Can Unhappy Endings Be Happy?

         Whenever one sees a movie for the first time, or at least when I see a movie for the first time, I look for three things: good acting, good writing, and a good ending. When I say good ending, that is exactly what I mean— not happy, because happy endings are not always necessarily a good thing. Sometimes one may not like how a movie ends, but it is the only way to end the movie.

         In Elia Kazan’s 1951 adaptation of Tennessee Williams’ 1947 play, A Streetcar Named Desire, Stanley (Marlon Brando) drives his witch sister-in-law, Blanche (Vivien Leigh), to an insane asylum. He also manages to drive his wife, Stella (Kim Hunter), away. This does not sound to me like a very happy ending, but if you look closely it may make more sense. Stanley, a drunken factory worker who repeatedly hits his wife and treats her with disrespect, is a bad person at heart. He does not seem to really care about Stella.

         On the other side, one has Blanche, a delusional teacher, who had lost her job because of a love affair with a student. Blanche is clearly crazy. Thinking realistically, I can see that both Blanche and Stella need help; and in the end they both get it. What can be happier than that?

         Looking at a different play-movie combination, with an “unhappy ending,” I am aware of Henrik Ibsen’s 1879 A Doll’s House, filmed twice in 1973 by Joseph Losey and Patrick Garland. Nora (Jane Fonda/Claire Bloom) and Torvald (David Warner/Anthony Hopkins) seem to have a normal happy marriage. But this all seems a distant memory once Nora is hit with reality. The truth is that Torvald had a human pet in Nora. For years they were struggling just to put on a show. I suppose they should have resolved their quarrels and fallen back in love. Well that does not happen; instead Nora leaves Torvald, leaving him heartbroken and confused. This ending is very suitable for the characters; both soon after will realize how they have been living and will be happier people because of it. One can think of it this way if one is a “happy endings” kind of person.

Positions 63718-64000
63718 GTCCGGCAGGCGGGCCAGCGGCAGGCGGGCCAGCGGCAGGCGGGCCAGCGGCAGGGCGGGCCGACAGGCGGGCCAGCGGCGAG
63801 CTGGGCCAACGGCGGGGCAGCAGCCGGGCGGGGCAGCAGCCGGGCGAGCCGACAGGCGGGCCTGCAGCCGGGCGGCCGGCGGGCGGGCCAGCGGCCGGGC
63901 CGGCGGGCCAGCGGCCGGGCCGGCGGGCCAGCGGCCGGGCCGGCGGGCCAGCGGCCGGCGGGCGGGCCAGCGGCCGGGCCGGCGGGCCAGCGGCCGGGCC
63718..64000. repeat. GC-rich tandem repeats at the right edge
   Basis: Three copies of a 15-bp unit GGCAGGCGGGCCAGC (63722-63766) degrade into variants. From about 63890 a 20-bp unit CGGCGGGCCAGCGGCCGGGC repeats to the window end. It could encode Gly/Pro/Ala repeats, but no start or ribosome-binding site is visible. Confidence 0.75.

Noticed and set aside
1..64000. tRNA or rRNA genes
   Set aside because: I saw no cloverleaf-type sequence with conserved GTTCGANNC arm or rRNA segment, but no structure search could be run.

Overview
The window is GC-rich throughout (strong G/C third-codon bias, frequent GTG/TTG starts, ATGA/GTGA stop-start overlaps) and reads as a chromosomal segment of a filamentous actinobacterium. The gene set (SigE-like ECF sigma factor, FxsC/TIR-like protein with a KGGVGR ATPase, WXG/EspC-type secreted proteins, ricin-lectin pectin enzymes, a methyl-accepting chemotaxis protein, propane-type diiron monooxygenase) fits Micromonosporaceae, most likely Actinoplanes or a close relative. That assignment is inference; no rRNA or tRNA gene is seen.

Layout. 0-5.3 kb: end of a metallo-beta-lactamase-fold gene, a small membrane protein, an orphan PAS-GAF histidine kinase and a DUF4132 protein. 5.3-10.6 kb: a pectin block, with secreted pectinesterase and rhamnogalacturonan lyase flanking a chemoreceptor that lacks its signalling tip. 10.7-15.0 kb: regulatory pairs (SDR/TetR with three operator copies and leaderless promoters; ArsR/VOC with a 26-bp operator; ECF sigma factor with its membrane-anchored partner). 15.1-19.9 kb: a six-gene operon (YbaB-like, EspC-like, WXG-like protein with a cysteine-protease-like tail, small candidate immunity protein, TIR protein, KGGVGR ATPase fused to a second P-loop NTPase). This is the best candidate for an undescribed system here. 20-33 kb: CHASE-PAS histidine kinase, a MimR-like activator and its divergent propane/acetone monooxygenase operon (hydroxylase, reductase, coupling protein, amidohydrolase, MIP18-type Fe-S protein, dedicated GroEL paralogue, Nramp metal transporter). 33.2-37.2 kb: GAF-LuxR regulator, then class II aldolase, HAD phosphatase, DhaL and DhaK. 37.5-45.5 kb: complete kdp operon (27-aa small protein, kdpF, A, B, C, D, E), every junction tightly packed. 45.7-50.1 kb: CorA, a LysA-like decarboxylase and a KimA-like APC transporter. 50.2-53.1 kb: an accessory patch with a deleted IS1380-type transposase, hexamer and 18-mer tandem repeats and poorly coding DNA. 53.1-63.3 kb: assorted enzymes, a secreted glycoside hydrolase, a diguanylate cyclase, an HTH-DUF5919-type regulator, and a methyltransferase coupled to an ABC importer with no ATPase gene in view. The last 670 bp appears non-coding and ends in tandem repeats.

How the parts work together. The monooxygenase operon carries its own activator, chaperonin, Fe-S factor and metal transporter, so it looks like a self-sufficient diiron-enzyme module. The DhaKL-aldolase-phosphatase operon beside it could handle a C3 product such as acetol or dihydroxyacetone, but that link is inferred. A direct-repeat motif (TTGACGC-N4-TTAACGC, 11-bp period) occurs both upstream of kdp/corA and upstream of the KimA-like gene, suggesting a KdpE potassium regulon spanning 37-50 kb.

How should we explain a happy ending for Jack Clayton’s 1961 The Innocents, based on Henry James’s 1898 The Turn of the Screw, then? In the movie two children, Miles (Martin Stephens) and Flora (Pamela Franklin) are haunted by former tenants of the house. Quint (Peter Wyngarde), a dead handy man, takes over the life of a young boy. Miles in the end of the film is eventually killed by him. This brings up the question; how is this justification? Would anyone want to live the rest of his or her life haunted and dominated by the dead? Miles is probably better off dead anyway—there is no more suffering.

         The entire happy ending, good endings concept was one I did not understand for a long time. Why did certain things have to happen at the end of the movies? But that is exactly why these things happened because they had to. Sometimes in a movie the main character will be killed. Since movies are mostly fictional, a character can be very rich and powerful. When you have everything, where else is there to go?

Joe Benton

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